By: Rachel L. MSW, LMSW
Social work pioneer Dr. Helen Rehr has passed away at the age of 93. Dr. Rehr received her BA from Hunter College in 1940, her MSW from Columbia University in 1945 and her DSW, also from Columbia, in 1970.
Dr. Rehr was a dedicated teacher, researcher and advocate for the profession. She spent much of career working for Mt. Sinai Medical Center where she guided the social work department to national prominence as one of the best in the United States. Dr. Rehr specialized in health and mental health; having authored or co-authored more then 100 studies, books, and reports. Her written work includes:
• Social Work-Medicine Relationship: 100 Years at Mount Sinai by Helen Rehr, Gary Rosenberg (Editor)
• Creative Social Work in Health Care: Challenges for the Profession By Helen Rehr (Editor), Susan Blumenfield (Editor), Gary Rosenberg (Editor)
• Professional Accountability for Social Work Practice By Helen Rehr
Dr. Rehr was a key player in establishing the Mt. Sinai Leadership Exchange Program and was also a visiting professor at University of Pennsylvania, Ben Gurion University, Hebrew University, and Haifa University.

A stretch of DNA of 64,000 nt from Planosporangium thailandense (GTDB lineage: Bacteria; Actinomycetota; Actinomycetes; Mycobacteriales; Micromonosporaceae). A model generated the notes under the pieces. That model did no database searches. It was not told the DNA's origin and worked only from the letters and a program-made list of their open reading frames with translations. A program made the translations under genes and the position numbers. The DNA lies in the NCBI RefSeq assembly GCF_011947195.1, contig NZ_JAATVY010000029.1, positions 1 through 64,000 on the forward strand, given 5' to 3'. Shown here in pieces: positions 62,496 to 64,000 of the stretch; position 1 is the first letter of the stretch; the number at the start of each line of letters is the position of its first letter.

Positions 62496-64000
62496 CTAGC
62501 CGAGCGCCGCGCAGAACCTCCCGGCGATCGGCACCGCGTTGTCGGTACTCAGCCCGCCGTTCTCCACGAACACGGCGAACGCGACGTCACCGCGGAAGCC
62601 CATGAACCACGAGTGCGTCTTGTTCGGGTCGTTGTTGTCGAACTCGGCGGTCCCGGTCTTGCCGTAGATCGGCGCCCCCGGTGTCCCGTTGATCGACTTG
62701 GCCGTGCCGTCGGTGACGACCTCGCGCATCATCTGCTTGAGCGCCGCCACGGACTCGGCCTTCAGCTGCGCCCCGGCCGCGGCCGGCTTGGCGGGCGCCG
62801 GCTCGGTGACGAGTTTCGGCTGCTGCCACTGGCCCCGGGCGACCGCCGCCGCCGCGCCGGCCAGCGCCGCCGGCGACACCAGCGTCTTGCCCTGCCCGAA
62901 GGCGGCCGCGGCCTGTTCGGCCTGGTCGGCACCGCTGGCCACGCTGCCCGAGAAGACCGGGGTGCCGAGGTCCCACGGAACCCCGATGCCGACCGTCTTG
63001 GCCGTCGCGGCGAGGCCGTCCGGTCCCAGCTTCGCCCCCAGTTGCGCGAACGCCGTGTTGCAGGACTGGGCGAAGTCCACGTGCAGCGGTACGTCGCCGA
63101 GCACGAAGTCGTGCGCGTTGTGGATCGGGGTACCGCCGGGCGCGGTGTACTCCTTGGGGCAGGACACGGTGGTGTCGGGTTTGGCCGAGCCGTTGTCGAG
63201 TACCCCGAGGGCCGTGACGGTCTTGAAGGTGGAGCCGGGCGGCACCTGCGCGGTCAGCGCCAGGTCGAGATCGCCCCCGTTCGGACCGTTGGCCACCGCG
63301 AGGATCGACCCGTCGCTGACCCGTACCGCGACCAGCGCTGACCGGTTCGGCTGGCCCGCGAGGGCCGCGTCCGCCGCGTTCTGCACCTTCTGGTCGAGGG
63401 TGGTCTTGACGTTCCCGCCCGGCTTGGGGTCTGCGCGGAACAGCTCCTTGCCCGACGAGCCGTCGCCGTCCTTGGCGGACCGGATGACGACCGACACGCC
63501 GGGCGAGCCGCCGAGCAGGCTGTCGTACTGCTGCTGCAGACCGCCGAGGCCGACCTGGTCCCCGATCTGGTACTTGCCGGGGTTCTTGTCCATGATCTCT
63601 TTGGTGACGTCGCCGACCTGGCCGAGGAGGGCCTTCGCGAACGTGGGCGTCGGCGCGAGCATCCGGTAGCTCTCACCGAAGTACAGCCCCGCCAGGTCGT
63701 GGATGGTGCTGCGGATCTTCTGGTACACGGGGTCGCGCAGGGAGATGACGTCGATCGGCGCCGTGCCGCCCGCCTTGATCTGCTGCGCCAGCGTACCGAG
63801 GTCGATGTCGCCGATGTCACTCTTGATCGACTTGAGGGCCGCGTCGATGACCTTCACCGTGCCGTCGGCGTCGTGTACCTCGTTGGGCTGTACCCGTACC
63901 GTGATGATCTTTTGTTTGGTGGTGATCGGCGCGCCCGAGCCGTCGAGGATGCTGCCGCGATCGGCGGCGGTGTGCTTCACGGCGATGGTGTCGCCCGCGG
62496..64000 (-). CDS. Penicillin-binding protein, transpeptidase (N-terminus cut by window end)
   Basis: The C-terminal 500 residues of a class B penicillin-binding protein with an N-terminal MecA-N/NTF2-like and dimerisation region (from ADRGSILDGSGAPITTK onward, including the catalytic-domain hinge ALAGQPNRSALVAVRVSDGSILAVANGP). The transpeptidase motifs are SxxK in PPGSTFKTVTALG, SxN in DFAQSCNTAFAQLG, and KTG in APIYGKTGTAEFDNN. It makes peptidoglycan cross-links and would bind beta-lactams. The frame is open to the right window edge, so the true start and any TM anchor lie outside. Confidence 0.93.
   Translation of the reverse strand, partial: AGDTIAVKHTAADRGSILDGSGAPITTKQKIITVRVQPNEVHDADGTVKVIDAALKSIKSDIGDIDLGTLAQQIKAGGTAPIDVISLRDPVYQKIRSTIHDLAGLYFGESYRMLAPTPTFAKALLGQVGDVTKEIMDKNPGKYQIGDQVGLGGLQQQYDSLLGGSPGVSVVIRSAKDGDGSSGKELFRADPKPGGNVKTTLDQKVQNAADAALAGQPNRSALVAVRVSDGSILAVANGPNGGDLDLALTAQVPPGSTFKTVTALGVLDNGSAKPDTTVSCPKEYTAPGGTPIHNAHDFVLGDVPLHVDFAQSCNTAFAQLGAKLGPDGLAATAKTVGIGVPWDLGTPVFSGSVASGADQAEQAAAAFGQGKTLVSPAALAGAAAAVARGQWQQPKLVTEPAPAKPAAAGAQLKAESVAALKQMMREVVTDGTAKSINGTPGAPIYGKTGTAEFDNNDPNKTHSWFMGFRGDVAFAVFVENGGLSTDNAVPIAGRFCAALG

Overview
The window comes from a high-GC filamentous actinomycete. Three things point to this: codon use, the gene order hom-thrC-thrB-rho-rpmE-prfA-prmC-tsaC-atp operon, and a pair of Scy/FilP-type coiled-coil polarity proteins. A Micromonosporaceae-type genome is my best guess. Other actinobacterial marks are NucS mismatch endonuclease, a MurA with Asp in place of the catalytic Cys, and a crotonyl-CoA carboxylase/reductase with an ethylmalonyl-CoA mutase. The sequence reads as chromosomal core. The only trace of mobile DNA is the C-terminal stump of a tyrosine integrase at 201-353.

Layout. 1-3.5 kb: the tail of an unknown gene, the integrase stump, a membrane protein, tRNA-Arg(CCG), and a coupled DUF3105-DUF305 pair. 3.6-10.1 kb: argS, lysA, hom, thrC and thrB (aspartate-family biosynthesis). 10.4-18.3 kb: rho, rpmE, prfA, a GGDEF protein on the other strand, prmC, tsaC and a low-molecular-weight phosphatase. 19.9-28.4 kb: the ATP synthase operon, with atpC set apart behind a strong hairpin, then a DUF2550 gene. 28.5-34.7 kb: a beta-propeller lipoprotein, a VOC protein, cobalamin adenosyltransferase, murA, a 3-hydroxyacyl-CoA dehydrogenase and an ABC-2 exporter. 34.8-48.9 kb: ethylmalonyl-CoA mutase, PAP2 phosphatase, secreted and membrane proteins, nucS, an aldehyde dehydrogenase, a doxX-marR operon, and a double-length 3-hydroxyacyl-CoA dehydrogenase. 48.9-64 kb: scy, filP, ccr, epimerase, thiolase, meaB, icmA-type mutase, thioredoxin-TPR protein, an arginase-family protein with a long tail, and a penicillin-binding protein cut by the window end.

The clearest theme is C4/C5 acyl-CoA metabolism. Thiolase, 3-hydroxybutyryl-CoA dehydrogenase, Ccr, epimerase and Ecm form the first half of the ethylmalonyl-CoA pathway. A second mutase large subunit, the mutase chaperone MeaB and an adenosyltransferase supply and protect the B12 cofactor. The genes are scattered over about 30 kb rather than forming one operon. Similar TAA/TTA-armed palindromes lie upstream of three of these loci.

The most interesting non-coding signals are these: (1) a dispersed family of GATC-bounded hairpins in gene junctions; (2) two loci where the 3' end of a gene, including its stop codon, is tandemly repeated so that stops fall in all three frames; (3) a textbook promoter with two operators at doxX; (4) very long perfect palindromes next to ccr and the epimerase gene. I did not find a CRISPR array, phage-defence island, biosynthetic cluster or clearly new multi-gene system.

Aside from her scholarly work Dr. Rehr was a active member of the National Association of Social Workers, having served as a founding member of the NASW National Center for Social Policy and Practice. She was named as a Social Work Pioneer by the NASW Foundation; in fact she chaired the New York City Social Work Pioneers and was a member of the National Social Work Pioneer steering committee. Among her numerous honors is the Ida M. Cannon award from the Society for Hospital Social Work Directors, the NASW Foundation Knee/Wittman Lifetime Achievement Award in Health and Mental Health, and the Columbia Alumni Federation’s Distinguished Service Alumni Medal. In 2010 the Helen Rehr Center for Social Work Practice was named in in her honor.
Dr. Rehr continued to work as a professor of community medicine emerita and as a consultant on social and health research, education, and program planning at the Mt. Sinai School of Medicine and Medical Center until her passing.